All individual classes that make up this bootcamp are also available here for individual purchase.

AFTER THIS CLASS YOU’LL BE ABLE TO:

  • Develop an understanding of how Photoshop works
  • Create your ideal workspace
  • Configure the essential preference settings
  • Set up Adobe Bridge and Lightroom for optimal integration with Photoshop
  • Navigate multiple images seamlessly

ABOUT BEN’S CLASS:

Adobe® Photoshop® 2020 is a feature-rich creative force, perfect for turning raw ideas into audience-wowing images. With Ben Willmore as your guide, you can master it faster than you think and take on a new decade of projects.

Ben takes you step-by-step through Adobe Photoshop 2020 as only he can. With an easy pace and zero technobabble, he demystifies this powerful program and makes you feel confident enough to create anything. This class is part of a fully-updated bundle – complete with 2020 features and more efficient ways to maximize the tools everyone uses most.

Whether you’re a 20-year designer or you’re opening the app for the first time, this is the perfect way to learn and love using Photoshop. From retouching to masking to troubleshooting, Ben unpacks all the essentials and hidden gems, while giving you real-world examples to drive each lesson home. By the end of the class, you’ll feel eager to make serious magic with Photoshop 2020.

WHO THIS CLASS IS FOR:

  • Beginner, intermediate, and advanced users of Adobe Photoshop.
  • Those who want to gain confidence in Adobe Photoshop and learn new features to help edit photos.
  • Students who’d like to take ordinary images and make them look extraordinary with some image editing or Photoshop fixes.

SOFTWARE USED:

Adobe Photoshop 2020 (V21)

Lessons

  1. Introduction To Adobe Photoshop 2020
  2. Bridge vs. Lightroom
  3. Tour of Photoshop Interface
  4. Overview of Bridge Workspace
  5. Overview of Lightroom Workspace
  6. Lightroom Preferences - Saving Documents
  7. How To Use Camera Raw in Adobe Photoshop 2020
  8. Overview of Basic Adjustment Sliders
  9. Developing Raw Images
  10. Editing with the Effects and HLS Tabs
  11. How to Save Images
  12. Using the Transform Tool
  13. Making Selections in Adobe Photoshop 2020
  14. Selection Tools
  15. Combining Selection Tools
  16. Using Automated Selection Tools
  17. Quick Mask Mode
  18. Select Menu Essentials
  19. Using Layers in Adobe Photoshop 2020
  20. Align Active Layers
  21. Creating a New Layer
  22. Creating a Clipping Mask
  23. Using Effects on Layers
  24. Using Adjustment Layers
  25. Using the Shape Tool
  26. Create a Layer Mask Using the Selection Tool
  27. Masking Multiple Images Together
  28. Using Layer Masks to Remove People
  29. Using Layer Masks to Replace Sky
  30. Adding Texture to Images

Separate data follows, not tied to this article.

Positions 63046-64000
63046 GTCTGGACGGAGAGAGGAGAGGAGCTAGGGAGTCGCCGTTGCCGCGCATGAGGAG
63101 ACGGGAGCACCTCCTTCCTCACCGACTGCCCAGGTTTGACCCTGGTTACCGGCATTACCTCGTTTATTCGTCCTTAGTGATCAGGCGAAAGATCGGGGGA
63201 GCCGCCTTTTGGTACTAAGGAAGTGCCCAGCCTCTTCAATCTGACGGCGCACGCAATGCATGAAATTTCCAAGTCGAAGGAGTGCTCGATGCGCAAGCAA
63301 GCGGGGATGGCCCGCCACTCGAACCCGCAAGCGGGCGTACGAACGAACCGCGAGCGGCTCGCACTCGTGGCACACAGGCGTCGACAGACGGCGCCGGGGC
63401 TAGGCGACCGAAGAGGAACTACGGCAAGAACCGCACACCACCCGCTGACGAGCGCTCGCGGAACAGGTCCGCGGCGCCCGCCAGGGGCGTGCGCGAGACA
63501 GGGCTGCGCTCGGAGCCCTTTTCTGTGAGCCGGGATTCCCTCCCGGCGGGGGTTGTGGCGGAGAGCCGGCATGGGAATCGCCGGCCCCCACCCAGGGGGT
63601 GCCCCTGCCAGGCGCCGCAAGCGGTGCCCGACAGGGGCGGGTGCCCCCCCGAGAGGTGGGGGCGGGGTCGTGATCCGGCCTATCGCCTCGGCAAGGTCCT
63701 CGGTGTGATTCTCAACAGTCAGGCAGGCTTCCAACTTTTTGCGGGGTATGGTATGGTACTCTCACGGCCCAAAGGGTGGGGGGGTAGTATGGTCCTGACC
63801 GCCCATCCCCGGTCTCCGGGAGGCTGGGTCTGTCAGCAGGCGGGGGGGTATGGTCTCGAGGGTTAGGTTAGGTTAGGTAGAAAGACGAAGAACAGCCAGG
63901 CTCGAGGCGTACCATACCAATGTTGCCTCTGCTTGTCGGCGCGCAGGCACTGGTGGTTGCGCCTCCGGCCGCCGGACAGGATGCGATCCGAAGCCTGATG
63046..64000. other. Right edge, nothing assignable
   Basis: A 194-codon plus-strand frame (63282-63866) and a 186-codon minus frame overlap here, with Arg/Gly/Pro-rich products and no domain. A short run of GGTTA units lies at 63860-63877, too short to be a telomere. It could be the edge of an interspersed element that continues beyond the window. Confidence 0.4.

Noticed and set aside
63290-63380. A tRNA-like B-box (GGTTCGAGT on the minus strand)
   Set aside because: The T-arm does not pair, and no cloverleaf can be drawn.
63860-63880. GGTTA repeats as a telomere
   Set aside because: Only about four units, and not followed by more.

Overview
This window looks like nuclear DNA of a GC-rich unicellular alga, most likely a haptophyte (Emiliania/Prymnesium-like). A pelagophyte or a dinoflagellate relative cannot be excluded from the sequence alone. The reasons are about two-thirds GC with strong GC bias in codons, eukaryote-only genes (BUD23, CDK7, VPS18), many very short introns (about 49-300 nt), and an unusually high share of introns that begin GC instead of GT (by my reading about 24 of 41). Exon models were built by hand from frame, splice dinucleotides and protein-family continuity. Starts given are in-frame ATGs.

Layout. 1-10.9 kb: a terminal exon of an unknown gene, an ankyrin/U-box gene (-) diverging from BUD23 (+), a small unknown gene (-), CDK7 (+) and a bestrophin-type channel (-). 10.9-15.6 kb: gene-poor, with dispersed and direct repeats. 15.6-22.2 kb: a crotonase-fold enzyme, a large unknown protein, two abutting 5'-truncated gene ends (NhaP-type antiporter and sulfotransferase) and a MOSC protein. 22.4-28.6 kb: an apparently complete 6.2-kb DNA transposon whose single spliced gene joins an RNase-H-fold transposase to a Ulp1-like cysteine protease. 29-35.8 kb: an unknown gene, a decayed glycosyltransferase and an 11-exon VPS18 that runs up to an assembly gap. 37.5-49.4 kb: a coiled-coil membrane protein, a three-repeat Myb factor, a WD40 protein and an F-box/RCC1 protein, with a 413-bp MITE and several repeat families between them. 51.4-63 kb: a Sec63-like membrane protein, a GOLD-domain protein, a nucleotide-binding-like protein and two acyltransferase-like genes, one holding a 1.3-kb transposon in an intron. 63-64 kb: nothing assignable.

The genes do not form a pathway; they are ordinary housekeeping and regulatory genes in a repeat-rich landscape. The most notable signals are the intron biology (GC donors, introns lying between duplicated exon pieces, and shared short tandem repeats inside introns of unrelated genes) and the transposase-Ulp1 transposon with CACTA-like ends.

31. Layering to Create Realistic Depth
  32. Adjustment Layers in Adobe Photoshop 2020
  33. Optimizing Grayscale with Levels
  34. Adjusting Levels with a Histogram
  35. Understanding Curves
  36. Editing an Image Using Curves
  37. Editing with Shadows/Highlights Adjustment
  38. Dodge and Burn Using Quick Mask Mode
  39. Editing with Blending Modes
  40. Color Theory
  41. Curves for Color
  42. Hue and Saturation Adjustments
  43. Isolating Colors Using Hue/Saturation Adjustment
  44. Match Colors Using Numbers
  45. Adjusting Skin Tones
  46. Retouching Essentials In Adobe Camera Raw
  47. Retouching with the Spot Healing Brush
  48. Retouching with the Clone Stamp
  49. Retouching with the Healing Brush
  50. Retouching Using Multiple Retouching Tools
  51. Extending an Edge with Content Aware
  52. Clone Between Documents
  53. Crop Tool
  54. Frame Tool
  55. Eye Dropper and Color Sampler Tools
  56. Paint Brush Tools
  57. History Brush Tool
  58. Eraser and Gradient Tools
  59. Brush Flow and Opacity Settings
  60. Blur and Shape Tools
  61. Dissolve Mode
  62. Multiply Mode
  63. Screen Mode
  64. Hard Light Mode
  65. Hue, Saturation, and Color Modes
  66. Smart Filters
  67. High Pass Filter
  68. Blur Filter
  69. Filter Gallery
  70. Adaptive Wide Angle Filter
  71. Combing Filters and Features
  72. Select and Mask
  73. Manually Select and Mask
  74. Creating a Clean Background
  75. Changing the Background
  76. Smart Object Overview
  77. Nested Smart Objects
  78. Scale and Warp Smart Objects
  79. Replace Contents
  80. Raw Smart Objects
  81. Multiple Instances of a Smart Object
  82. Creating a Mockup Using Smart Objects
  83. Panoramas
  84. HDR
  85. Focus Stacking
  86. Time-lapse
  87. Light Painting Composite
  88. Remove Moire Patterns
  89. Remove Similar Objects At Once
  90. Remove Objects Across an Entire Image
  91. Replace a Repeating Pattern
  92. Clone from Multiple Areas Using the Clone Source Panel
  93. Remove an Object with a Complex Background
  94. Frequency Separation to Remove Staining and Blemishes
  95. Warping
  96. Liquify
  97. Puppet Warp
  98. Displacement Map
  99. Polar Coordinates
  100. Organize Your Layers
  101. Layer Styles: Bevel and Emboss
  102. Layer Style: Knockout Deep
  103. Blending Options: Blend if
  104. Blending Options: Colorize Black and White Image
  105. Layer Comps
  106. Black-Only Shadows
  107. Create a Content Aware Fill Action
  108. Create a Desaturate Edges Action
  109. Create an Antique Color Action
  110. Create a Contour Map Action
  111. Faux Sunset Action
  112. Photo Credit Action
  113. Create Sharable Actions
  114. Common Troubleshooting Issues Part 1
  115. Common Troubleshooting Issues Part 2
  116. Image Compatibility with Lightroom
  117. Scratch Disk Is Full
  118. Preview Thumbnail